WASHINGTON — Far from places like Ohio and Wisconsin, Maine has become a new battleground in the labor fight. Gov. Paul LePage (R) recently sparked the anger of the union community by ordering a mural depicting workers throughout the state’s history removed from the Department of Labor. Now, Republican members of the state legislature are attempting to loosen child labor laws that the community fought hard to put into place.
The minimum wage in Maine is $7.50 an hour, and there is no training or subminimum wage for students. But under a new piece of legislation introduced in the state’s House of Representatives, employers would be able to pay anyone under the age of 20 as little as $5.25 an hour for their first 180 days on the job.
The bill, LD 1346, also eliminates the maximum number of hours a minor 16 years of age or older can work on a school day and allows a minor under the age of 16 to work up to four hours on a school day during hours when school is not in session.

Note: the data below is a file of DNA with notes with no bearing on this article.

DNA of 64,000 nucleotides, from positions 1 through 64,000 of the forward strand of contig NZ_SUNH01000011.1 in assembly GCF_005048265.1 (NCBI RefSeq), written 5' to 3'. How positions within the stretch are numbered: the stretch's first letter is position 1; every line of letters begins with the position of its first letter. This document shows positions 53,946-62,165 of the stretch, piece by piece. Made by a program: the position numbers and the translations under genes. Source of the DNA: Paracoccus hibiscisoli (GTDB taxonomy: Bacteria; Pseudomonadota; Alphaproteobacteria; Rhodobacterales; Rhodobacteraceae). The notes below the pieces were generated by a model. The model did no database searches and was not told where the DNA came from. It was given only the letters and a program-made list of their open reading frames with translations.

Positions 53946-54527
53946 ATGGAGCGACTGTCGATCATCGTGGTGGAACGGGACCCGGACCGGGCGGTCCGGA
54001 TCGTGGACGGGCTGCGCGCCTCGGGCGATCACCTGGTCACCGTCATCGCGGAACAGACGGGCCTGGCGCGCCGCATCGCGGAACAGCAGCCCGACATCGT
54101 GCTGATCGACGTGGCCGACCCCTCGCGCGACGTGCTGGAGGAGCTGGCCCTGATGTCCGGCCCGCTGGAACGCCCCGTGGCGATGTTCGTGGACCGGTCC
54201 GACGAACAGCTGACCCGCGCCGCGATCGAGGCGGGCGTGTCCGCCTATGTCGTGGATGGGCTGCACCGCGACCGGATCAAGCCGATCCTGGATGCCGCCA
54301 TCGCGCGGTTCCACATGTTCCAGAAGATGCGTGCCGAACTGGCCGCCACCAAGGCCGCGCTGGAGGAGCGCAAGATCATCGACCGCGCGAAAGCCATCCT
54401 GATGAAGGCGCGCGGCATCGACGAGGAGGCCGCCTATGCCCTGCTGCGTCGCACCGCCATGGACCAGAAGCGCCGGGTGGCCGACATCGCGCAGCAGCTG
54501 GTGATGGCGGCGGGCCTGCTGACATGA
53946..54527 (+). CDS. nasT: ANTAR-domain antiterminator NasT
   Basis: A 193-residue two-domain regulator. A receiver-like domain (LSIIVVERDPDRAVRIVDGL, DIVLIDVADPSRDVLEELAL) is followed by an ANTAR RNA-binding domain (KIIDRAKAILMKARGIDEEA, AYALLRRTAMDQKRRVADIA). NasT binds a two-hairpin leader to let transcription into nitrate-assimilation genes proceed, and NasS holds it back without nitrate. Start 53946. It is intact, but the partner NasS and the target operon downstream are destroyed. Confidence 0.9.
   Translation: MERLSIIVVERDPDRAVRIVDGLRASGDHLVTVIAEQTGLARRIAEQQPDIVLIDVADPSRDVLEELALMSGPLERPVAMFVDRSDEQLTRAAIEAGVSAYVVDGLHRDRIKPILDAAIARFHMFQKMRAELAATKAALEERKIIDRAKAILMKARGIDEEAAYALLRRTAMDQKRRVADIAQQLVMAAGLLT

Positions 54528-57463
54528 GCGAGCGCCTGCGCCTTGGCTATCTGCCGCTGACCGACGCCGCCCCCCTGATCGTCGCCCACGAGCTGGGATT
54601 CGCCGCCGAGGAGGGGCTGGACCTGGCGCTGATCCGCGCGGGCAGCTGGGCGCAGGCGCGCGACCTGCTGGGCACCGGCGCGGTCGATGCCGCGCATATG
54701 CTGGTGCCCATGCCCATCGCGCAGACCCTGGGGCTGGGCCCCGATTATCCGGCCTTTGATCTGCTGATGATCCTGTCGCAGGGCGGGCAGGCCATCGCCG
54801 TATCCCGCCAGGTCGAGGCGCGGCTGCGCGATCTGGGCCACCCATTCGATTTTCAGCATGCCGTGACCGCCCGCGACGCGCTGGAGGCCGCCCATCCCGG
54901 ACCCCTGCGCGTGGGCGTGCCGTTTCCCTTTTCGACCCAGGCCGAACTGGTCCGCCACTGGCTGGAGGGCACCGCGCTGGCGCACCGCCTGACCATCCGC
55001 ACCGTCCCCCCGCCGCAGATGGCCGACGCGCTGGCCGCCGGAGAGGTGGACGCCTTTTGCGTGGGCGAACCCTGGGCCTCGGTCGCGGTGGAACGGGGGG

With Maine’s unemployment above 7 percent, state Rep. Paul Gilbert (D) wonders why Republicans are pushing to create a pool of cheap labor when so many people are begging for jobs.
“If we had a shortage of job applicants or potential workers, then you could look at other populations to ease that strain on the workforce,” Gilbert told The Huffington Post. “But we don’t have that right now. We have an excess of job applicants here in Maine, as well across the country.”
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